The Standard reported that Ms Butler had reported a torrent of racist abuse to police after she spoke in support of Black Lives Matter:

One email reportedly sent to her said “There will come a time when you can’t breath[e], and we will all be happy,” while another allegedly said: “Come the revolution you will be one of the first.”

Supporters of Ms Butler were quick to offer their support.

Her party leader was less keen. Keir Starmer had to be prompted before he would say anything:

He still waited nearly 24 hours after the closure became public knowledge before he voiced his own lukewarm support. And he’s been called out on it:

Racists will see Starmer’s reluctance as tacit support for their attacks – and who can say they’re mistaken in that?

The new New Labour leader has shown a spectacular failure to understand the issue of racism, both within his party and in the UK as a whole.

Or perhaps he really is a racist himself.

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Starmer’s inaction over ‘Israeli billionaire’ tweet shows HE’S wrong, not Steve Reed

Clueless again: Starmer’s hypocrisy in sacking one shadow minister but not another, for the same false accusation, shows his hypocrisy – and also confirms to all of us that he was using anti-Semitism as an excuse to sack Rebecca Long-Bailey.

This is a bit of a tangled web.

Keir Starmer has been criticised for failing to take action against his shadow Communities and Local Government Secretary, Steve Reed, over two tweets which have been said to be anti-Semitic.

One suggested that property developer and former porn baron Richard Desmond, who is Jewish (who knew?) is “the puppet master for the entire Tory cabinet”.

The other was a retweet of an article referring to an “Israeli billionaire” influencing Housing Secretary Robert Jenrick.

Neither of these tweets are anti-Semitic in any way.

One presumes those making that suggestion about the first are referring to the anti-Semitic trope of Jewish conspiracies running the world – but there’s no implication that Desmond is representing the entire Jewish ethnicity in his behaviour; it doesn’t even mention his ethnicity.

As for the other – try replacing “Israeli” with, I don’t know… “Australian”. Would it be racist against Australians to say that one of them was influencing Jenrick? Of course not. And an Israeli isn’t necessarily Jewish so, again, anti-Semitism cannot be rightl applied.

However:

It is only a matter of days since Starmer sacked now-former shadow Education Secretary Rebecca Long-Bailey under the pretext that she had retweeted a link to an interview with actor Maxine Peake containing an anti-Semitic conspiracy theory.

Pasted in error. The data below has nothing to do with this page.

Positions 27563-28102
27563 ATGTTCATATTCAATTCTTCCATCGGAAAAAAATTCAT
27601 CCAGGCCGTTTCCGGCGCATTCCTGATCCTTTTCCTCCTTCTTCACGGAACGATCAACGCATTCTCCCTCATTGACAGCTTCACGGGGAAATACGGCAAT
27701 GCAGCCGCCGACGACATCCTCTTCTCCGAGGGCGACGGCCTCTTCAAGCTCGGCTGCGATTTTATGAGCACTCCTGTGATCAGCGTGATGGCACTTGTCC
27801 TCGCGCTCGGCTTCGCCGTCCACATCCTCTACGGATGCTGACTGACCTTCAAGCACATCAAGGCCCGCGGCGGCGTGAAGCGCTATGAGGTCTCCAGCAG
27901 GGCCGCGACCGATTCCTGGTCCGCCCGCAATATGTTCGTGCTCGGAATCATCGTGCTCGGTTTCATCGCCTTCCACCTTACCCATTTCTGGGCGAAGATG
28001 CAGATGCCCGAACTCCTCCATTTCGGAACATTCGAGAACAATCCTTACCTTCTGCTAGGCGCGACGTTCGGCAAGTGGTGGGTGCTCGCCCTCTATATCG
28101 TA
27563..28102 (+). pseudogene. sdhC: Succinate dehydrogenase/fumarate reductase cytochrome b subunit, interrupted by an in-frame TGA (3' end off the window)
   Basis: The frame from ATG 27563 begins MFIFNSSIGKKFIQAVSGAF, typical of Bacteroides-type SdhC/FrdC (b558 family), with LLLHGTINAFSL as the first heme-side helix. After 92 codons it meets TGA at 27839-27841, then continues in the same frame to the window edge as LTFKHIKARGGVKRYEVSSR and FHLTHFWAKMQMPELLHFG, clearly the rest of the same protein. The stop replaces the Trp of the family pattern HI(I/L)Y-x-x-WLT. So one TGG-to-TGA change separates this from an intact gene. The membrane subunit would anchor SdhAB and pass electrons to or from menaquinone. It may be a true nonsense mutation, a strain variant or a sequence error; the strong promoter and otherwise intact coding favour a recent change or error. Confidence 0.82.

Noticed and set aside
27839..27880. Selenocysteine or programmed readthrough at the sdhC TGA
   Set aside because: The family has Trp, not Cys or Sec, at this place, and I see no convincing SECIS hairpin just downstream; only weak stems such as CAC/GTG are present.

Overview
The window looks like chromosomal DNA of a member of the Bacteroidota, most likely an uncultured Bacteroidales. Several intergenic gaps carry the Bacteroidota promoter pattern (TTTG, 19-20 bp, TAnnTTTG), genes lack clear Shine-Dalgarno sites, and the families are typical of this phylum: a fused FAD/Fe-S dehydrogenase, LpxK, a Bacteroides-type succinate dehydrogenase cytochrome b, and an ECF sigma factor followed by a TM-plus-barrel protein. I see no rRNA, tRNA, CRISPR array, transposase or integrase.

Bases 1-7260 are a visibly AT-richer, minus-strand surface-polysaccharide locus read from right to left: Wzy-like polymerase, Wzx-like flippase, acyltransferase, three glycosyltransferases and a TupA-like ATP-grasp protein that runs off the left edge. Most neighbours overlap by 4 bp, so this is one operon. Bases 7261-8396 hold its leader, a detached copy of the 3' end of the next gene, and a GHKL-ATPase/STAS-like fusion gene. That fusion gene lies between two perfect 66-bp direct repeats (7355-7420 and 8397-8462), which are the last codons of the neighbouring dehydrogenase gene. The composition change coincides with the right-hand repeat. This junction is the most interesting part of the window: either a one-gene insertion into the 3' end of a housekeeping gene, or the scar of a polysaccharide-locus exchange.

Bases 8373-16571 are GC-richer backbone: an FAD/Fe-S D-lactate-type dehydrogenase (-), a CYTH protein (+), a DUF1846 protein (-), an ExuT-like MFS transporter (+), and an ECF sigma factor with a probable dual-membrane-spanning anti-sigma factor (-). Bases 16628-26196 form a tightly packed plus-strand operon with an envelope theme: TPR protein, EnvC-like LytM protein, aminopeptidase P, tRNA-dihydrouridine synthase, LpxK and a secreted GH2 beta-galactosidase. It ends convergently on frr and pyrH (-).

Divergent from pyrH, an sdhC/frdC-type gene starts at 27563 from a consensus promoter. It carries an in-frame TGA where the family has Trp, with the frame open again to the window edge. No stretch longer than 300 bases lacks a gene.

It didn’t – the claim has subsequently been proved accurate – but the damage was done and RLB is out.

The issue with Starmer is hypocrisy. Neither of his shadow ministers did anything anti-Semitic, both were accused, but only one lost their job.

The issue has made the Labour leader’s position even less credible than it was before; this guy just doesn’t have a clue, and has turned Labour’s position on racism into nonsense.

He has to go. It’s only a matter of time until he does.

Source: Breaking: Starmer tells Reed ‘no action’ re Reed’s ‘puppet master’ and ‘Israeli billionaire’ tweets – as Reed deletes tweet praising action vs Long-Bailey. Excuse for inaction implodes immediately – SKWAWKBOX

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People are lining up to explain why they’re quitting Starmer’s excuse for a Labour Party

For the fewer: it seems Keir Starmer’s decision to abandon traditional Labour policies for the discredited “centre” (actually right-wing) ground has triggered an exodus that will leave him in charge of a hollowed-out husk. Politics is moving away.

The resignations are coming thick and fast now – and publicly, thanks to the social media.

Keir Starmer’s bid to fool Labour Party members into thinking that he was any kind of socialist has failed utterly and members who joined to support Jeremy Corbyn are fleeing as he imposes his undemocratic, red-Tory vision on the party they loved.

People who served faithfully as party officers are advocating a new kind of “extra-Parliamentary Left” to fill the political void that Starmer is creating – at least until he and his cronies leave the once-great political organisation they seem determine to hollow out and suck dry.

Terina Hine, formerly Cities of London and Westminster CLP Secretary, explained her reasons for quitting on Counterfire:

Sir Keir Starmer became leader of the party promising to strengthen party unity and to respect and retain popular policies developed over the last five years. It is now clear that these promises are not going to be kept.

Labour under Starmer’s leadership will move to the right brutally and rapidly.

Labour has indicated it intends to move away from its environmental commitments, away from its close association with trade unions and once again away from its roots.

[Starmer’s] comments on the BLM movement show, at best, an embarrassing lack of understanding of the issues of entrenched racism in our society.

The imposition from the NEC of new election rules without resort to Conference, and the changes in policy direction, not least the newly adopted position on Kashmir in direct opposition to the resolution passed at Conference 2019, display disdain for party democracy.

Added to the lack of action taken over the racist and sexist abuse highlighted in the leaked report, not to mention the lack of action over those who actively worked against a Labour election victory, a clear picture emerges of a leadership more concerned with attacking the left within the party and wooing so-called “liberal conservative” voters than opposing [the UK’s] extreme rightwing government.

It has failed to hold the government to account over the worst crisis in my lifetime and consistently appears to be putting the interest of business over those of the workers